October 23, 2019

New Road Improves Access to 12,000 Acres in New Mexico

Press Release from Rocky Mountain Elk Foundation:

MISSOULA, Mont.—A new road is now in place and being used by elk hunters and others in northeast New Mexico thanks to funding provided by the Rocky Mountain Elk Foundation and the Lineberry Foundation.

RMEF worked with the New Mexico State Land Office to improve vehicular access to approximately 6,000 acres and walk-in access to another 6,000 acres of State Trust Lands in the White Peak Area.

“This project eases the tension of a long-running dispute in Mora County over access into prime wildlife habitat,” said Blake Henning, RMEF chief conservation officer. “Not only is this mix of private and State Trust Lands key for elk but it’s also home to deer, turkey, bears, mountain lions and other species.”

RMEF provided nearly $20,000 in funding to blade the 2.5 mile road that ties into existing ranch roads and old logging roads within Game Management Unit 48 that improves access to Halls Peak, Cooks Peak and Gallinas Mesa. It is accessible off Mora County Road 10, commonly known as White Peak Road.

Additionally, RMEF paid for a 35-year right-of-way easement that blocks future land commissioners from closing the road through 2052.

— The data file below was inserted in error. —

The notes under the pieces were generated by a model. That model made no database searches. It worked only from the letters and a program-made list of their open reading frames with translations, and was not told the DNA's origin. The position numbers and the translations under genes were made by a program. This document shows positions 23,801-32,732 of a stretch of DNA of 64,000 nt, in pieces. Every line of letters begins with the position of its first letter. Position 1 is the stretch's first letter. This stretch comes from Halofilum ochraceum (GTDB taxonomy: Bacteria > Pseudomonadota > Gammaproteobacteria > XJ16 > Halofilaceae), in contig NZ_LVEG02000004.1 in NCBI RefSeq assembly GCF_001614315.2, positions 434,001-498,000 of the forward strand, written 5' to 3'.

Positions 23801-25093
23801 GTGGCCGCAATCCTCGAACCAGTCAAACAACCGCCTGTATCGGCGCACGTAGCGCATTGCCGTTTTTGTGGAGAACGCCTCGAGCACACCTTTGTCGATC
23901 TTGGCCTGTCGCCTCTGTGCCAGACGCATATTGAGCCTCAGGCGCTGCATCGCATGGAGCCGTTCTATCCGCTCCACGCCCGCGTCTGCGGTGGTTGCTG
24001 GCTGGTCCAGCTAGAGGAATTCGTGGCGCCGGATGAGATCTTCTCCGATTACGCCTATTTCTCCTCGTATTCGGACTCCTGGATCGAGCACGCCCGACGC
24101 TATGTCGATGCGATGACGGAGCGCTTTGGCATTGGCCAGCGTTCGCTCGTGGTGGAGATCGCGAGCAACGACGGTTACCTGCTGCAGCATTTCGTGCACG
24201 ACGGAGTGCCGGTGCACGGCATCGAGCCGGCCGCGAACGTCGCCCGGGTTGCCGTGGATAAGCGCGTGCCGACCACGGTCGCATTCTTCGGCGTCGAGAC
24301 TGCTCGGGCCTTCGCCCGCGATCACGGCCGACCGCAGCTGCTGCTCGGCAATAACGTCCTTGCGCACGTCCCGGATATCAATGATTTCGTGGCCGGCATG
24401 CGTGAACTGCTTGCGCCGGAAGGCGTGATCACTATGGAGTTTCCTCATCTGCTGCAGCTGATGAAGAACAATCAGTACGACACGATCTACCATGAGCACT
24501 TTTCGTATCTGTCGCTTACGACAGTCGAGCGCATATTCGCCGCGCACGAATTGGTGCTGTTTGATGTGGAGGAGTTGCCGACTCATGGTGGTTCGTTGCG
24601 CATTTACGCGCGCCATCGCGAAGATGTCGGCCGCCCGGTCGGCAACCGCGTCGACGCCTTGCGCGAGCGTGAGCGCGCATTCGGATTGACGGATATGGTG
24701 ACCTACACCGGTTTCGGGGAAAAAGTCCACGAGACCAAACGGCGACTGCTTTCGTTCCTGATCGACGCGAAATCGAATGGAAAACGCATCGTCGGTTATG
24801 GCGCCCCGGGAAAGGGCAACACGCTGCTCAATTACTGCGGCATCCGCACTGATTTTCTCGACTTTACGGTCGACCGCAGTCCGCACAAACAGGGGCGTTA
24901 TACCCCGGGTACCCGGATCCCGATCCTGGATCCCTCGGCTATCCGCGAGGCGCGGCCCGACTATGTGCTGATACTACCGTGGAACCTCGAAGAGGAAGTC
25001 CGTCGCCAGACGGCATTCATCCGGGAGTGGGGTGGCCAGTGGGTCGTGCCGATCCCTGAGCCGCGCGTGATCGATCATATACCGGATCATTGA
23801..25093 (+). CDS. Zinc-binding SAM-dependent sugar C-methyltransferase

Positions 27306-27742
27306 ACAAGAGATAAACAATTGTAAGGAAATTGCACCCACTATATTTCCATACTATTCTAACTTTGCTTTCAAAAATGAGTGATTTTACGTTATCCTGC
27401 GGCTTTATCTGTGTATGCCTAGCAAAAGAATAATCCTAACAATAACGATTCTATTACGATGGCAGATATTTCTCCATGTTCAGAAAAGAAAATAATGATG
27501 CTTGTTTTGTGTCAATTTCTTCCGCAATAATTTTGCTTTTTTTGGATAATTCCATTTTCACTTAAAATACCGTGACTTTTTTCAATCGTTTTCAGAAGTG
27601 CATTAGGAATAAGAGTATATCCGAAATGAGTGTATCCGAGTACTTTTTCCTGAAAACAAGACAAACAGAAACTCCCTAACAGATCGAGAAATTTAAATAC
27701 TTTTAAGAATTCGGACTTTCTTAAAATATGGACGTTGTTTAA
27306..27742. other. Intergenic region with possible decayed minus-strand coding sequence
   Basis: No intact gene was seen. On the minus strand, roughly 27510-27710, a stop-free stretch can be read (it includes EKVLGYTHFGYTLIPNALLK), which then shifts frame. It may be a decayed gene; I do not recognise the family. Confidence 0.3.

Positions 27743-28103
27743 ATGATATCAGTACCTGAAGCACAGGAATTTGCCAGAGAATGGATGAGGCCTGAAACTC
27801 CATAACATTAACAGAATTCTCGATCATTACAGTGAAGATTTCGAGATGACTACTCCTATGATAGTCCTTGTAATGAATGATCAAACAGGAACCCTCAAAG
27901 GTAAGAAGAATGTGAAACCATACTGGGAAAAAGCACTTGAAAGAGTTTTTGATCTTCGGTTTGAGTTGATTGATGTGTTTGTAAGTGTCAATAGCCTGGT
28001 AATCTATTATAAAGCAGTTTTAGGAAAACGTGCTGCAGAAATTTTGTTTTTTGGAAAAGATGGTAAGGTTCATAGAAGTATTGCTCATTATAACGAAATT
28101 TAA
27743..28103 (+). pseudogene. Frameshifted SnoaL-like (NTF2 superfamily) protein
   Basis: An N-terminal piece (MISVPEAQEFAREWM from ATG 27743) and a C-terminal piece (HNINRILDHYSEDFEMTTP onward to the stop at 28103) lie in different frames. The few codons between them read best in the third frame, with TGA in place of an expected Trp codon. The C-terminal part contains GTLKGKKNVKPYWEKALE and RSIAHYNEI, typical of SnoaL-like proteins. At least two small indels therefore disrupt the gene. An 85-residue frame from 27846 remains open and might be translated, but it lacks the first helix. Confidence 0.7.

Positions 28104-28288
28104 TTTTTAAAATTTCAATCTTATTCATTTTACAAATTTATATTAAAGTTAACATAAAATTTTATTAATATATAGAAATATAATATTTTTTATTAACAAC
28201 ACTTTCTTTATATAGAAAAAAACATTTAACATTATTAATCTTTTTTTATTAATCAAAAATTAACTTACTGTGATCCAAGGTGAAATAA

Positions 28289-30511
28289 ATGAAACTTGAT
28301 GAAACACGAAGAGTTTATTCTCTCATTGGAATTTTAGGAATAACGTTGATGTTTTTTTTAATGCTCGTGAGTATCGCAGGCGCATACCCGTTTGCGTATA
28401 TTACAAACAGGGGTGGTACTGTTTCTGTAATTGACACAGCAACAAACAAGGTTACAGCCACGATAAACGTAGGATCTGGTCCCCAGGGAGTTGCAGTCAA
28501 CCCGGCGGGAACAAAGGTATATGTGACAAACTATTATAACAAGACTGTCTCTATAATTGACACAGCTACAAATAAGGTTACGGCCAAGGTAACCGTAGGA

The project also secures access to a primitive seven-acre campground open during hunting season solely to sportsmen and women with a valid license. RMEF volunteers also recently put in 40 hours of work to clear the campground with chainsaws, build an access gate and install a gap gate.

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Public Access Dispute Solved in Central Oregon

Press Release from the Rocky Mountain Elk Foundation:

MISSOULA, Mont.—The public will continue to have access to 43,000 acres of central Oregon’s prime elk country thanks to a group effort including the Rocky Mountain Elk Foundation, Bureau of Land Management, Crook County, Oregon Hunters Association (OHA) and the Waibel Ranches, LLC.

“We are pleased that all parties could come together to provide continued access to a part of Oregon revered by elk hunters and others,” said Blake Henning, RMEF chief conservation officer. “Opening or improving access to our public lands lies at the core of our conservation mission. We hear time and time again from our members how important it is that we carry out this public access work.”

At issue was what was thought to be a public road through private land south of Prineville in the Crooked River drainage that provided access to the southern end of Ochoco National Forest. RMEF provided title work and research that showed continuous public use of the road since the late 1800s.

Waibel Ranches, LLC facilitated the construction of the new road at their own expense and at their own initiative. They did so in order to provide access to the same public lands as a means to reduce the liability, trespass, poaching and littering associated with public travel along the old Teaters Road.